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Published 27/03/2012 email E-MAIL print PRINT

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Carlos Amorales: La Lange des Morts

Yvon Lambert Gallery, Paris
2–31 March 2012

by THE EDITORS

In the Parisian springtime, an exhibition about death, and its symbolic representation, seems at first to be out of place. La Lange des Morts – The Language of Death – which should be melancholic and morbid, seems instead to be lively and fresh, in this tranquil setting. As one explores the exhibition further, however, it seems there’s a deeper altruism at its heart, which gives the show a peaceful effect, more than simply Parisian light and good organisation.

Carlos Amorales has lived and worked in Mexico all his life, and his most recent collection is concerned with the criminal problems of his country, in particular the drug wars that complicate and even destroy the country. During the past 15 years, Amorales has developed a visual alphabet of symbols and signs, which gives his work over the years a continuity, and achieves a linking of various ideas: beauty and death, vanity and transcendence, and so on. Also the use of the visual language gives Amorales’ work a unique quality – an intimacy between knowing followers who recognise those signs and the ever-explorative artist. 

In La Lange des Morts, this private language is used to expose and question death, a typical fixation of modern artists, certainly, but a project that Amorales approaches in a way that seems unusually in touch and focussed. He turns images of violent murders, results of the “war on drugs dealers” in Mexico, into abstract prints on paper – abstract signs and intangible marks. As Amorales explains:

The language proposed could be the voice of death if it could speak, if we existed in a sort of hellish afterlife. This work could be understood as the expression of the feeling of alienation towards our own culture, where the war seems to be something impossible to rationalise and where senses escape our imagination.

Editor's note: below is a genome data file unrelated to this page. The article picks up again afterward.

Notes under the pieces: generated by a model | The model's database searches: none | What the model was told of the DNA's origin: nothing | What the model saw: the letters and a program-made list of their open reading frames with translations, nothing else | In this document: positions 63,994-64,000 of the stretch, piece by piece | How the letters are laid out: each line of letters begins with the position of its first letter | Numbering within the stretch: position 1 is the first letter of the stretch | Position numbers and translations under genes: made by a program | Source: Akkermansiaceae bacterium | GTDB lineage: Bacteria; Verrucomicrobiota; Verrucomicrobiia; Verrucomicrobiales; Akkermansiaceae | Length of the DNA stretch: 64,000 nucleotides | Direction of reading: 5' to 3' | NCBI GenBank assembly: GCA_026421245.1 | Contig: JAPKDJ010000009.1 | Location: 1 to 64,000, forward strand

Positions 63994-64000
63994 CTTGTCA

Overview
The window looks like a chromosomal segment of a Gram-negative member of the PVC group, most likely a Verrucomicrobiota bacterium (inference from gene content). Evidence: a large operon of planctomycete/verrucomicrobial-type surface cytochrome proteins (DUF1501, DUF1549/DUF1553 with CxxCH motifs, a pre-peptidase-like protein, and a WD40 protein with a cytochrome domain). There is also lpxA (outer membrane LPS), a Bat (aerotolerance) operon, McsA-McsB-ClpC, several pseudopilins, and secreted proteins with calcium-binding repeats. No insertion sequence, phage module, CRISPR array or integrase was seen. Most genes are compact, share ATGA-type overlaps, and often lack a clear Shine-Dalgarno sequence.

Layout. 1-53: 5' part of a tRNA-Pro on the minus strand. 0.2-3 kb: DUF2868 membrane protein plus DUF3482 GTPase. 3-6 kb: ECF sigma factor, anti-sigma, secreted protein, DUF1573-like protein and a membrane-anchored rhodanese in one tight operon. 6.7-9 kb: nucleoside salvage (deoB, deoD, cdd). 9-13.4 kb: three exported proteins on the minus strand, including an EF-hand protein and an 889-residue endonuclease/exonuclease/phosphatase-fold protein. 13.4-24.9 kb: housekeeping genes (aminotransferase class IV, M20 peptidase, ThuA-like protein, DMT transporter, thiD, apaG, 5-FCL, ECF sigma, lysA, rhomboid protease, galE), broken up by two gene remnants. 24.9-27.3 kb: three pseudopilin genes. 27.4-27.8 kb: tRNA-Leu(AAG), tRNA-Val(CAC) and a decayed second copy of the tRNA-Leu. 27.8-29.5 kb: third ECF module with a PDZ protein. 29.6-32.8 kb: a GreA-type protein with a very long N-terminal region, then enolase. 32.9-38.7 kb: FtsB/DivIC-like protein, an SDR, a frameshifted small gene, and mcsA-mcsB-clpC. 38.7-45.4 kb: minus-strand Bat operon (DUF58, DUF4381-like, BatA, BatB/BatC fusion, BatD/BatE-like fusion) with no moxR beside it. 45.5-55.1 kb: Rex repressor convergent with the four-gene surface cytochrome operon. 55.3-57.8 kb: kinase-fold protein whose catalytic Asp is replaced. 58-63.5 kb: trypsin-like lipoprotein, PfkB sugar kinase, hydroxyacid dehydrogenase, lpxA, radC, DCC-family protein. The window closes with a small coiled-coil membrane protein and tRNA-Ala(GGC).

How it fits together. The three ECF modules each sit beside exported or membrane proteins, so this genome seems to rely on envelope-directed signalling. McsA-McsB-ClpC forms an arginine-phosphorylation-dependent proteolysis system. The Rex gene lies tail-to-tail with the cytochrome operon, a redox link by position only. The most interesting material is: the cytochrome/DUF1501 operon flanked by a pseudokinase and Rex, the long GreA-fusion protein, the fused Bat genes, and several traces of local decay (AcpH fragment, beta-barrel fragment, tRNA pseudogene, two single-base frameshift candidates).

The second section of the exhibition is an installation, using several large mobiles that move only slightly, and for a time at least, silently. But a selection of drum-sticks are laid out on a shelf at the side of the room, and visitors to the exhibition are allowed to do as they wish with the sticks and the cymbals that hang from the mobiles. Visitors can create music or noise, harmony or chaos.

Given the prints of abstracted death in the other room – the souvenirs of a drug war, there is the implication, of course, that this choice is about more than crashing cymbals. Peace, too, is a choice. Amorales seems to be pointing out that it is a choice but that we don’t always choose what we think we would choose. Anarchy or peace is a split-second decision. The pictures – patterns made from abstractions of newspaper photos of those who are violently killed – do not seem particularly morbid in the well-lit exhibition room. They don’t seem like death because they have been abstracted in such a way that the violence is out of focus. What Amorales leaves us with are pictures of death from a distance, death made interesting and aesthetically pleasing.

We have a choice: to use the cymbals to make chaotic noise or harmony – we can see the prints on the walls - the language of death – as articulate and disturbing – or abstracted, neat and aesthetically enjoyable. Amorales shows the spectator that he or she chooses whether to see death or not, even when it is clearly present. Perhaps that possible fleeting denial is part of the beauty of the show, though, rather than representing a weakness on the part of the viewer: As Amorales himself explains:

“This installation suggests a quiet state of tranquility - by being played by an audience, it can become either harmonic or chaotic. These sculptures are an antidote to the horrors caused by war and violence: my personal desire to offer a blissful moment.”

The language of death, then, is not only about representing it, but also of removing oneself from it. By confronting war, Amorales makes peace with it, too.



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